JACKSONVILLE, Fla. -- Supporters swarmed Republican nominee Mitt Romney for a rally in Mandarin. But the campaign called an audible, sending supporters outside and setting up shop inside for the media.
"This attack on the American embassy is outrageous, it's disgusting, it breaks the hearts of all of us who think of these people who served during their lives for the cause of freedom," said Romney.
Chris Stevens, the U.S. ambassador to Libya, was killed as the American consulate came under attack in Benghazi. U.S. officials confirmed Stevens, information officer Sean Smith and two other Americans were killed as they tried to evacuate staff members.
The Romney rally turned into a debate over Middle East policy. Romney criticized the Obama White House for sympathizing with attackers first before condemning them. The Republican White House hopeful accused the Obama Administration of sending mixed signals about condemning the attack. And so the day's political sparring for President of the United States started right here in Jacksonville.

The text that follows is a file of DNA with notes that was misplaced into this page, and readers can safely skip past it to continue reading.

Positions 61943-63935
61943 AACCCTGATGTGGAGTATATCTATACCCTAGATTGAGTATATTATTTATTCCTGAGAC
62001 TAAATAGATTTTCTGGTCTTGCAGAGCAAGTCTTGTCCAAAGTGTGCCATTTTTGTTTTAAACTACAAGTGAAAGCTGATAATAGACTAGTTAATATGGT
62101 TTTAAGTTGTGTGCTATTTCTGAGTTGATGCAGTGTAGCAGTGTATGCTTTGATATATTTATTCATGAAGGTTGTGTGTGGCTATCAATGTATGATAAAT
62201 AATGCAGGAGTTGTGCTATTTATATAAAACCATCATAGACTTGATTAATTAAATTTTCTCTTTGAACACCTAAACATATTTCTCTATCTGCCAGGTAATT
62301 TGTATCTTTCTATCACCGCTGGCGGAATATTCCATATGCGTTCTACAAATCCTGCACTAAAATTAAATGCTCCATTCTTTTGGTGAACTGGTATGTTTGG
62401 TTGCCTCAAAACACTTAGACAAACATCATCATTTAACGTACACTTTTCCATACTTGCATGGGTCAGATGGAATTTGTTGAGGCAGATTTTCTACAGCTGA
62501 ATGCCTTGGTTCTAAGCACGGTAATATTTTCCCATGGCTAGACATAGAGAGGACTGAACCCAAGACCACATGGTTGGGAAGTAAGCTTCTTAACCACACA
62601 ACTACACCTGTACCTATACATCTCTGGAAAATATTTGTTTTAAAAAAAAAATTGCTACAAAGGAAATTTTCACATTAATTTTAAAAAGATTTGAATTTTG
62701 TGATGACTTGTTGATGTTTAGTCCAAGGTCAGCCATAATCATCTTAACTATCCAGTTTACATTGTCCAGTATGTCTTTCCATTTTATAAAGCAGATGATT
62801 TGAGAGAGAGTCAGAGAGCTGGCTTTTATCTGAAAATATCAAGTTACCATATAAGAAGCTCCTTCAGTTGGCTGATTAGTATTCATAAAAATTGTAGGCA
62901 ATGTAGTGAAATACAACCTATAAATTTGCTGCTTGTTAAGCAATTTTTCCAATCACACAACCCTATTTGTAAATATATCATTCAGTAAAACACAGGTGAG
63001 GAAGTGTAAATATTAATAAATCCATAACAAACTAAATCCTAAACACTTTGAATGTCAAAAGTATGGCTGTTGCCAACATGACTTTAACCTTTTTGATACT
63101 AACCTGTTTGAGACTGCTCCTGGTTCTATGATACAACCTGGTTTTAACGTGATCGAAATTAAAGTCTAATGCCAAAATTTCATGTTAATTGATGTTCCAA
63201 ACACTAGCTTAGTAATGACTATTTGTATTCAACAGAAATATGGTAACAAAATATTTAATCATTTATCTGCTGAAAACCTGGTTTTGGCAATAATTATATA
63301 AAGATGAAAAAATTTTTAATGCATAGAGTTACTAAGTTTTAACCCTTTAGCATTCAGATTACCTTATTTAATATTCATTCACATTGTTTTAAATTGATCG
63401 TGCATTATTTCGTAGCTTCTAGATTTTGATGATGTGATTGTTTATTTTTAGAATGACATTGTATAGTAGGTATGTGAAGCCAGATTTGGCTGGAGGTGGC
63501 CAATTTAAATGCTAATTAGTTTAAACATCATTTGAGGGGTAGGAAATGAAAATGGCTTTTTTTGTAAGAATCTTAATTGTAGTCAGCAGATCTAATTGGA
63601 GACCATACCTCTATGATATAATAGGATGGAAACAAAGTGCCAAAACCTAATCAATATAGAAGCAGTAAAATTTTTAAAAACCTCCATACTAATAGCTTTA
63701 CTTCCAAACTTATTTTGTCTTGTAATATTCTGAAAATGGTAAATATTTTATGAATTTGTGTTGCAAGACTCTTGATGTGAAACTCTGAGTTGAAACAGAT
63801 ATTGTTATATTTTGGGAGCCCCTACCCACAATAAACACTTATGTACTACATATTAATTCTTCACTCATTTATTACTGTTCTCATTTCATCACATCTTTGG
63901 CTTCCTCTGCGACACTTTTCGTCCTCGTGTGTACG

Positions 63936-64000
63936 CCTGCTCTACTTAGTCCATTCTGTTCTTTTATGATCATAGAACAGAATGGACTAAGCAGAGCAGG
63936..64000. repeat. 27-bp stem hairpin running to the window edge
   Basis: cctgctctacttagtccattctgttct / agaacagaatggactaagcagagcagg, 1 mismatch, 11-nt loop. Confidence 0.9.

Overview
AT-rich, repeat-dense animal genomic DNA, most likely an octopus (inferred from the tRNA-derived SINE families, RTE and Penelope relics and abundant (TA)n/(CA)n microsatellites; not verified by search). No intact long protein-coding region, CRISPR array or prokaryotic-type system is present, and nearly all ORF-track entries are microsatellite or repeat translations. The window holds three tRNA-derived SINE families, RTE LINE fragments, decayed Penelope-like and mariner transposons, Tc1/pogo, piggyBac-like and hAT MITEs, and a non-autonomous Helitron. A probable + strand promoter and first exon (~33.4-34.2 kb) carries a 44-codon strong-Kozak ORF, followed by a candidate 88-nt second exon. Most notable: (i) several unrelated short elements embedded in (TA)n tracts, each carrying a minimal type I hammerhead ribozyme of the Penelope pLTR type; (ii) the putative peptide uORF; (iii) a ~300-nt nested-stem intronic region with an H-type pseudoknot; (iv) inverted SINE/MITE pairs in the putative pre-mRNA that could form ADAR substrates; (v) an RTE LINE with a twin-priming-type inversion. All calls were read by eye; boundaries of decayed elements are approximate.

"They clearly sent mixed messages to the world and the statement that came from the administration -- and the embassy is the administration -- was a statement which is kin to an apology and I think was a severe miscalculation."
Not long after Romney wrapped up his 10-minute response to the attacks, President Obama addressed the nation. "And make no mistake, we will work with the Libyan government to bring to justice the killers who attacked our people."
Back in Jacksonville, the Romney faithful were eventually allowed back inside for a shortened rally. Most supporters -- who waited up to three hours to get a glimpse of the presidential candidate -- were not upset about the delay.
"I understand why we are out here. He had something very important to talk about. I'm not disturbed by it at all," said Romney supporter Sandra McClain.
When asked if he would have handled the situation any different than President Obama, Romney walked out of the media briefing.